The Purpose of Science

Science is an attempt by man to clarify his position in the universe, from the small to the large, from the quantum world to the edge of the observable universe. It is a method dating back to philosophers like Thales of Miletus (624 – 546 BCE) and Aristotle (384 – 322 BCE) which is practiced by some of us – for all of us. The method relies on three concepts: observer, observation and language. These concepts need some clarification.


Observer means one of us humans; with our sense organs enabling seeing, hearing, smelling, tasting and feeling. These sense organs have a chief, the mind, sometimes referred to as the sixth sense organ. To view the mind as a sense organ is a contribution by the Hindu philosophers. Certainly Buddha (around 500 BC) viewed it as such. Evidence also exists in the Baghavad Gita (chapters XII/5 and XV/7; around 300 BC)1.


Observation is the result of what an observer does. To be precise, observations are snapshots taken within processes. We are hardwired to register what happens more or less continuously because of our nervous system. Specialized sensing cells record external events and generate signals which usually end with the sense in chief, the mind. The mind will filter and identify some events as signal while excluding noise. Thus, the mind will identify some signals as significant and by doing so generates what we call observations.


To reduce the risk of falling for illusions a minimum of two observers is required. They need a language to exchange what they have observed, using mathematics whenever possible – as mathematics is the most precise language known to man.

Look at these two beings looking out, observing that outside thing.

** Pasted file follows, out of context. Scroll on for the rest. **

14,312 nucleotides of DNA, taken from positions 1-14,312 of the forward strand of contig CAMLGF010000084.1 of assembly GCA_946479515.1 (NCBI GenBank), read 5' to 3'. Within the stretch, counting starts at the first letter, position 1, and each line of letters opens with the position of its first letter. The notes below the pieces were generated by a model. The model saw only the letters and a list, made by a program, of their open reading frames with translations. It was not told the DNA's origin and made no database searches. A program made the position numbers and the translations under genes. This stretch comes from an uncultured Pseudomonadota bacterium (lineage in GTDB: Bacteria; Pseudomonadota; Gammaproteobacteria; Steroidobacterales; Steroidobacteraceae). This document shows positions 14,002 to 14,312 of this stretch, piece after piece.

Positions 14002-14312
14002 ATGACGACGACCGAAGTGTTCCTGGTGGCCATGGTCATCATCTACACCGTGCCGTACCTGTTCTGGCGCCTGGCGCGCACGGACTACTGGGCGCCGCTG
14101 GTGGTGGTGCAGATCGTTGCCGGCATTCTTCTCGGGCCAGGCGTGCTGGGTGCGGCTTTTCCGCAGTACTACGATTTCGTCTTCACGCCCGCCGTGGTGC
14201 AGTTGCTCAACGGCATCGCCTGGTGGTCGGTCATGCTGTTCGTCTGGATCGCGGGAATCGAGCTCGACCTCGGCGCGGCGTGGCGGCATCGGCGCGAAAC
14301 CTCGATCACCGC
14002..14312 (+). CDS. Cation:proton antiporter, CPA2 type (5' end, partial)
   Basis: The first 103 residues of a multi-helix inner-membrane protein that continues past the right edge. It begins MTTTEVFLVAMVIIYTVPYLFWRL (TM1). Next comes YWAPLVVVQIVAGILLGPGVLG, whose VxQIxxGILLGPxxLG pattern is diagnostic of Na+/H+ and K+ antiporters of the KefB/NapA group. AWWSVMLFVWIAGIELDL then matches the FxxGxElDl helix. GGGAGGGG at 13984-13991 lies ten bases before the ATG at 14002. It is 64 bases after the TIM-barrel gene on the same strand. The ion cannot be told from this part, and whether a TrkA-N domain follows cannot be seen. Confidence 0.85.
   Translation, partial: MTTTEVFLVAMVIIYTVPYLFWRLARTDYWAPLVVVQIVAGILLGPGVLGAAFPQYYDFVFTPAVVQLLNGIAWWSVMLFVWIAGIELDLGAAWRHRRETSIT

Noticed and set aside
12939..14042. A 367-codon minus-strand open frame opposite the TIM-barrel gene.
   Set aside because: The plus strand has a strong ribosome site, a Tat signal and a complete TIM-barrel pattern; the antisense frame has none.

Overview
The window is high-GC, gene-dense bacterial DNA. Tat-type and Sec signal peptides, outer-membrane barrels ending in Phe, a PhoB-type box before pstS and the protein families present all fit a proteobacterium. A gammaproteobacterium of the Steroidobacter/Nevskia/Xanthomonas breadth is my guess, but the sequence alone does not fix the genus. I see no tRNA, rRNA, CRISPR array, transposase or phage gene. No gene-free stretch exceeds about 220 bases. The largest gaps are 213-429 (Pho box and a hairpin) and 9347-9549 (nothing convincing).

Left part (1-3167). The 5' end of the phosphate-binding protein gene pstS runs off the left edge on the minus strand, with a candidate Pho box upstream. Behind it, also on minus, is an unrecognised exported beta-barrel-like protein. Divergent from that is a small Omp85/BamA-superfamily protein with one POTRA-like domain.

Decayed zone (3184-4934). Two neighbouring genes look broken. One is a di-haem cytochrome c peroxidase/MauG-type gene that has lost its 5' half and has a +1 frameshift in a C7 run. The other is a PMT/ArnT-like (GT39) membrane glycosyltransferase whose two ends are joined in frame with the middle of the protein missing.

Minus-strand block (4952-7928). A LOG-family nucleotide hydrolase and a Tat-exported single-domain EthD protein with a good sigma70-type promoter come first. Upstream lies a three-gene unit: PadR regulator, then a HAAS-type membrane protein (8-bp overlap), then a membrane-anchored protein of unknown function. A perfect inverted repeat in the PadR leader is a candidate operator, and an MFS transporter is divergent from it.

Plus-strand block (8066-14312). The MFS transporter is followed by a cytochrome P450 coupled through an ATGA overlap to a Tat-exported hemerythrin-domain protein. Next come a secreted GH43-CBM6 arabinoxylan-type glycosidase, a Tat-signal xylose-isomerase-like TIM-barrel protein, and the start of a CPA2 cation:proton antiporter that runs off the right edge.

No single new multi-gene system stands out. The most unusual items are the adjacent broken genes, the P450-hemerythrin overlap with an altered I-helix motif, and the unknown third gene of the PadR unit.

They can exchange their views on height above the horizon, shape, color, and so on, and agree to call it, why not, moon. In short, two scientists just did what scientists love to do, agreeing on what reality looks like.

Next question: How far away is the moon? Two millennia pondering shows us that in order to be as precise as possible, we need instruments like telescopes and clocks, and a theory about the structure of the universe, Einstein’s general theory of relativity. And heavy duty math.

In short, the reality we want to find and agree on depends on things we had to invent in order to find that reality. In other words, what we see as reality is made by the mind. Scientists usually are aware of this dilemma and call this scientific reality a model – a model which approximates reality but is not reality itself. Scientists usually agree, models are the best they can do: Models are approximations, some better some worse. Einstein2: “As far as mathematical propositions relate to reality, they are not certain, and as far as they are certain, they do not relate to reality”.

Inner View

Look now at this being looking in, observing that “inside” thing:

This being reduces the sensory inputs from seeing, hearing, smelling, tasting and feeling in order to focus on the chief inside, the mind. The above two and this being have one thing in common: An inside observer, a part of the mind. When exploring the inner universe, the meditator is able to explore without external instruments, including tools like telescopes, microscopes and mathematics. Meditation masters are masters exactly because of their ability to explore without using clouding tools.

In short, the universe taught through science is tool-dependent, whereas the universe taught by Buddha is tool-independent. The former is a subset of the latter. Science and Dharma are two sides of one coin. And as with regular coins, the two sides can be told apart.

1 The Bhagavad Gita. 1995. Swami Sivananda. The Divine Life Society, Tehri-Garhwal,Himalayas, India. 576 p.

2 Albert Einstein. 1921. Geometrie und Erfahrung (Erweiterte Fassung des Festvortrages Gehalten an der Preussischen Akademie der Wissenschaften zu Berlin am 27. Januar 1921. Springer, Berlin, Heidelberg. 21 p.

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